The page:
A few weeks ago, a potential customer called me. A low-to-no-cost internet service provider, he had what he thought was a great idea: he wanted me to get his site listed in the top ten of all the major internet search engines for the key word "internet".
It's February, so I knew this wasn't an April Fool's joke. He was dead serious.
Sometimes, a call seems to come from so far out of
left field, that I take it as a sign I need to develop
better empathy skills to learn where my customers
are coming from! I had to bite my lip before I explained why this idea wasn't so great.
Sure, getting your site listed at the major search engines can be a great idea. But getting a top ten ranking for a very broad term is almost worthless. Why? Well, for example,
go to Google and type in "internet" and hit the search button. Not only will Google list over 109,000,000 pages (that's a lot!), you'll see that each link is very broad, indeed!
What does "broad" mean? When I did this particular search, the number one link was Microsoft Corporation, touting their internet browsing software. The next listing was for internet.com, a premiere "all things internet marketing" information site.
The third listing was for - get this - an internet movie database.
Huh? What's the connection between these three sites? Browsers, Marketing, and Movies???
Not a whole lot. The connection between the three is too broad to be relevant for the searcher.
Upon viewing this, anyone who is interested in low-to-no cost internet services is bound to say,
"Duh! 'Internet' is too broad a term! I'd better type in exactly what I want. How about 'free internet hosting' instead?"
After searching under this term, two things happen:
1. The sheer volume of pages listed at Google decreases by over 98% to 1.8 million, so there is much less competition to get a better ranking. (This is still a huge number with lots of competition: a tip that you'd better have other methodologies in place for people to find your site than just a great search engine ranking!)
2. More importantly, the search results are way more relevant for the person who is looking for low-cost hosting. On the internet, as in life, you stand a better chance of getting what you want if you know exactly what you want and how to ask for it. . .
So, before you get your heart set on optimizing a certain keyword or keyword phrase for optimal search engine placement, consider doing three things:
1. Make sure your keyword phrase isn't so broad that it will be virtually meaningless. This is pretty easy to do: simply enter your phrase into your favorite search engine and see what happens. Lots of pages served? Little relevance between the top 20 links? These are hints that your term may be too broad.
2. Conversely, make sure your term isn't too narrow! Find out if people are actually searching with the keyword phrases that you brainstorm. Use a service like www.wordtracker.com to discover how many times people actually search for your keyword phrase.This lets you know whether spending the time and effort optimizing your pages for number one search engine placement is actually worth the effort.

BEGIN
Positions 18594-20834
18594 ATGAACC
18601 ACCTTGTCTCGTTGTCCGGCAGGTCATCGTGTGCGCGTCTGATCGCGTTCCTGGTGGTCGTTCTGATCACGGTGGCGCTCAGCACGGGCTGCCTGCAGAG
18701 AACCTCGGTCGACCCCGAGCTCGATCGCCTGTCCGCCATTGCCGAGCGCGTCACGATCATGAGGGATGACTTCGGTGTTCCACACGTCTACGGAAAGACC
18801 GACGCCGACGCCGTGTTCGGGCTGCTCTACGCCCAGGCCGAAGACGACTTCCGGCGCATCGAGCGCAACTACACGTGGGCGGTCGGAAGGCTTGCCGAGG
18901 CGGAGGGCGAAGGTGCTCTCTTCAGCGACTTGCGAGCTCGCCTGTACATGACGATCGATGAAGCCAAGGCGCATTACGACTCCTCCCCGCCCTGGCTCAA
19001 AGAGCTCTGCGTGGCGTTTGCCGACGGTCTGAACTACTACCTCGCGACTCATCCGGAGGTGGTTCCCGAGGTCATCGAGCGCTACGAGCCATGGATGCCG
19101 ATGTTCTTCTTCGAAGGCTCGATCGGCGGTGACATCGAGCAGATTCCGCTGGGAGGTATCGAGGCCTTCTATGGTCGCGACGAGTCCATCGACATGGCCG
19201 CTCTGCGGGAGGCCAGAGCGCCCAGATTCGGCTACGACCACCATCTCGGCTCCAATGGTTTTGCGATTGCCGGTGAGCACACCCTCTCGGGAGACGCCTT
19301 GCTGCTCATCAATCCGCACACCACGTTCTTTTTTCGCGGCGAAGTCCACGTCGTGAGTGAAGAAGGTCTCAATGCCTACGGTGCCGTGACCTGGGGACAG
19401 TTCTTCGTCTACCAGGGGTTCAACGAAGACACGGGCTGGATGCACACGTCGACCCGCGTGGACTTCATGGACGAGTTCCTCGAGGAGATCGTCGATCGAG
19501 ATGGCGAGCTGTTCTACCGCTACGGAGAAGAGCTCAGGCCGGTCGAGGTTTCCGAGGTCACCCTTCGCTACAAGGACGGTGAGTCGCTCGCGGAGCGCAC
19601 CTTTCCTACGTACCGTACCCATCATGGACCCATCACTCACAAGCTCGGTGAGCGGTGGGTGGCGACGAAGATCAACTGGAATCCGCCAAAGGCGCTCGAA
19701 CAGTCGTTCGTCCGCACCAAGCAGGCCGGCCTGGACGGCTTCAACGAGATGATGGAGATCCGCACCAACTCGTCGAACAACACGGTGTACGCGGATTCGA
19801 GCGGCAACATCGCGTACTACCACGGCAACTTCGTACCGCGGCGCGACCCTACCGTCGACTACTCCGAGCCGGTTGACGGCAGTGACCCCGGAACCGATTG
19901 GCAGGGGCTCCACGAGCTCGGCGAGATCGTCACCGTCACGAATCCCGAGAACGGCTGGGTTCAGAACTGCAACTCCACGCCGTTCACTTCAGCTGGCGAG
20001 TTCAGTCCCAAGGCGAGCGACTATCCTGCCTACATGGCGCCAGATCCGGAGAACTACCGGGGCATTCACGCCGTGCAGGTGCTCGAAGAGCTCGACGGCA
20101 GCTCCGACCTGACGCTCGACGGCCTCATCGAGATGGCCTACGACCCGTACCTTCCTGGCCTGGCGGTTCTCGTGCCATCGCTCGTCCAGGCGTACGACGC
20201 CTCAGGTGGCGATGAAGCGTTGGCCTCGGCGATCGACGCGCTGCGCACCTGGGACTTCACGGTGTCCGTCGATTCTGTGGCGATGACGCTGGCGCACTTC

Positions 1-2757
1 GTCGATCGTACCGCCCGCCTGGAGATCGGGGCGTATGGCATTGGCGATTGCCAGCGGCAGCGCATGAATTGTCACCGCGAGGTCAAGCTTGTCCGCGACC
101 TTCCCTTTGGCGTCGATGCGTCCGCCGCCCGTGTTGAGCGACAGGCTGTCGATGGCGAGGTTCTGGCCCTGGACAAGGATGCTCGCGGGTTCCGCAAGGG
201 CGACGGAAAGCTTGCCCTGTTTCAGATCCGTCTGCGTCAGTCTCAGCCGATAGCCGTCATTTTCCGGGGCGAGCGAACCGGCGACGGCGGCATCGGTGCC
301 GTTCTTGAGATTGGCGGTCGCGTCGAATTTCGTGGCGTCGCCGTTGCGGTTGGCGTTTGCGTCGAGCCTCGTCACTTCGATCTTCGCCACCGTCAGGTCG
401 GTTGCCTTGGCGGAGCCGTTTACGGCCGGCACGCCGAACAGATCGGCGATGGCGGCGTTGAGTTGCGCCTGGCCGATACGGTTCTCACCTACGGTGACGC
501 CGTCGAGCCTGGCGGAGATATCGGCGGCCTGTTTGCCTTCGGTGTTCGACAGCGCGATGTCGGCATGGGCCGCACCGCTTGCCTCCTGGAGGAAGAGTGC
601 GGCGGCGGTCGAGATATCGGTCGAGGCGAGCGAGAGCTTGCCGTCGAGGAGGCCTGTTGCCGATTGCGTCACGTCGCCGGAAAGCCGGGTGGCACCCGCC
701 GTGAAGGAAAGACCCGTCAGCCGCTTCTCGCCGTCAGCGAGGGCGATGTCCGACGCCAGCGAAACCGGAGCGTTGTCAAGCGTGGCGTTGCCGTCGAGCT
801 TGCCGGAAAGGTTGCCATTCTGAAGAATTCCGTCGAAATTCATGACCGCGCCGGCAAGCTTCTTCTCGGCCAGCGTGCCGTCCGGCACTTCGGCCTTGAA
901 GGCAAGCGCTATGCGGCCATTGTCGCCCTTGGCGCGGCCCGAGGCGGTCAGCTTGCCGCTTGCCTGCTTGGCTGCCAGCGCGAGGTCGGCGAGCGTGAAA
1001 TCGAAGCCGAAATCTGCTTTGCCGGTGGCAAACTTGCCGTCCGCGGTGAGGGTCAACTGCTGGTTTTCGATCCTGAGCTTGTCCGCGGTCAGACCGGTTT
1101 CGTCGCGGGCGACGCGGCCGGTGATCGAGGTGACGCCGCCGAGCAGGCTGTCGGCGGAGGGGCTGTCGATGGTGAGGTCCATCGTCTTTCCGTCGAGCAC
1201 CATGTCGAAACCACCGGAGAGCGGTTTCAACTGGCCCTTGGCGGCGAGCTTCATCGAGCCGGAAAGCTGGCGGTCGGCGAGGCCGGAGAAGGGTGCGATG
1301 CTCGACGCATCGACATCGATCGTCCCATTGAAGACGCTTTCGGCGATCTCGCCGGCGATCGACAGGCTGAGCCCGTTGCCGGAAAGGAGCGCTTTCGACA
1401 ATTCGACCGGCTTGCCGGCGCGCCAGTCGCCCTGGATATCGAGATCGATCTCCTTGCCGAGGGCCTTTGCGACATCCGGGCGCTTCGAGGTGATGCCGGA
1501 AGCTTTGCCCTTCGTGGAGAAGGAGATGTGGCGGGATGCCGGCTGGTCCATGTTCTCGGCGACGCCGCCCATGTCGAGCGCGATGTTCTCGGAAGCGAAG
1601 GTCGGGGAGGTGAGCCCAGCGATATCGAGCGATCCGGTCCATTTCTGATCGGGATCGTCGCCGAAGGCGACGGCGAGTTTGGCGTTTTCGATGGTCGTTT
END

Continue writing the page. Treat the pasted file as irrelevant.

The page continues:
3. Check out your "competition". The word "competition" is in quotation marks because I've discovered (more than once) that "competitors" can actually end up being strategic partners. Let me explain: first, visit some sites that have optimal ranking for your desired search term. Chances are, a few of them may not be sales or directly competitive sites: they may be information sites about your product or service. If they are, you can contact them to inquire about opportunities for advertising. If they're getting good traffic (especially for your search term), you can quite possibly work with them to get a link to your site or a mention in their newsletter. Perhaps you can offer them a commission for sales that they refer. . . can you spell "affiliate candidate?"
4. Also, check out your real competition. These are the sites that have a good ranking for your search term and are selling your product or service. Ask yourself: "What are they doing right? How did they get top placement with that particular combination of copy, headline, meta-tags, alt text, etc.? How can I do it better? Is it worth my time?"
After I briefly discussed these strategies to my would-be client, he pouted that if I couldn't get him listed in the top ten for "internet", he would take his business elsewhere.
Some clients are really not worth having, and this was certainly one of them. I'm not in the habit of going through a great deal of effort for very little reward. I politely told him that he really should talk to someone else.
Irritated, he asked why none of us "search engine guys" seemed very interested in helping him achieve his "goal".
I told him that hopefully, search engine placement firms and internet marketers are becoming more reputable and thoughtful. We realize that our "goal" is not to get a number one placement for a particular search term, it's to get high-quality traffic for our clients' sites so that they can become more successful.
Overall, I was happy this fellow called me. He gave me some insight into a metaphysical issue that some people still seem to face: not knowing where their true goals lie! "Being number one in the search engines" isn't a goal: it's just one of many methods to reach a real goal (like financial security or prosperity!). Becoming obsessed with one methodology to reach your real goal can easily keep a person from exploring other avenues to reach their dreams.
My profound wish for the day? That we all take time to discover where our true goals and dreams lie, and that we discover winning ways to make our dreams come true.
Broad is Flawed by Laura Bergells. Visit www.maniactive.com
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